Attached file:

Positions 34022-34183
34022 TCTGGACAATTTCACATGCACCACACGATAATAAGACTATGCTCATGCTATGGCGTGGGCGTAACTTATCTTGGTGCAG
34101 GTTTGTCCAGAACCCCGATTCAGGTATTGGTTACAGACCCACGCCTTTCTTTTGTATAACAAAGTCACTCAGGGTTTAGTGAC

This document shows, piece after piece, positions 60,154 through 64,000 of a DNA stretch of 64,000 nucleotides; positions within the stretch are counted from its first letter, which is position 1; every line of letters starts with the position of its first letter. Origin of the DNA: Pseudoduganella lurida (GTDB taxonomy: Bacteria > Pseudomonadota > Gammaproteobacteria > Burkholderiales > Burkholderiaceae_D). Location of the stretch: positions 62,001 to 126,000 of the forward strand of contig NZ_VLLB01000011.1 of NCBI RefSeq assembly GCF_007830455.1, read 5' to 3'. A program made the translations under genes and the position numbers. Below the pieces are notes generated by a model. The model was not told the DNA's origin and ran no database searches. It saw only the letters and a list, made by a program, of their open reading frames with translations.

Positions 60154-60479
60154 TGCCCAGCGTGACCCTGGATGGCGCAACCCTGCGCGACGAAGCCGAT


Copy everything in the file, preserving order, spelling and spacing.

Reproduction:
Positions 34022-34183
34022 TCTGGACAATTTCACATGCACCACACGATAATAAGACTATGCTCATGCTATGGCGTGGGCGTAACTTATCTTGGTGCAG
34101 GTTTGTCCAGAACCCCGATTCAGGTATTGGTTACAGACCCACGCCTTTCTTTTGTATAACAAAGTCACTCAGGGTTTAGTGAC

This document shows, piece after piece, positions 60,154 through 64,000 of a DNA stretch of 64,000 nucleotides; positions within the stretch are counted from its first letter, which is position 1; every line of letters starts with the position of its first letter. Origin of the DNA: Pseudoduganella lurida (GTDB taxonomy: Bacteria > Pseudomonadota > Gammaproteobacteria > Burkholderiales > Burkholderiaceae_D). Location of the stretch: positions 62,001 to 126,000 of the forward strand of contig NZ_VLLB01000011.1 of NCBI RefSeq assembly GCF_007830455.1, read 5' to 3'. A program made the translations under genes and the position numbers. Below the pieces are notes generated by a model. The model was not told the DNA's origin and ran no database searches. It saw only the letters and a list, made by a program, of their open reading frames with translations.

Positions 60154-60479
60154 TGCCCAGCGTGACCCTGGATGGCGCAACCCTGCGCGACGAAGCCGAT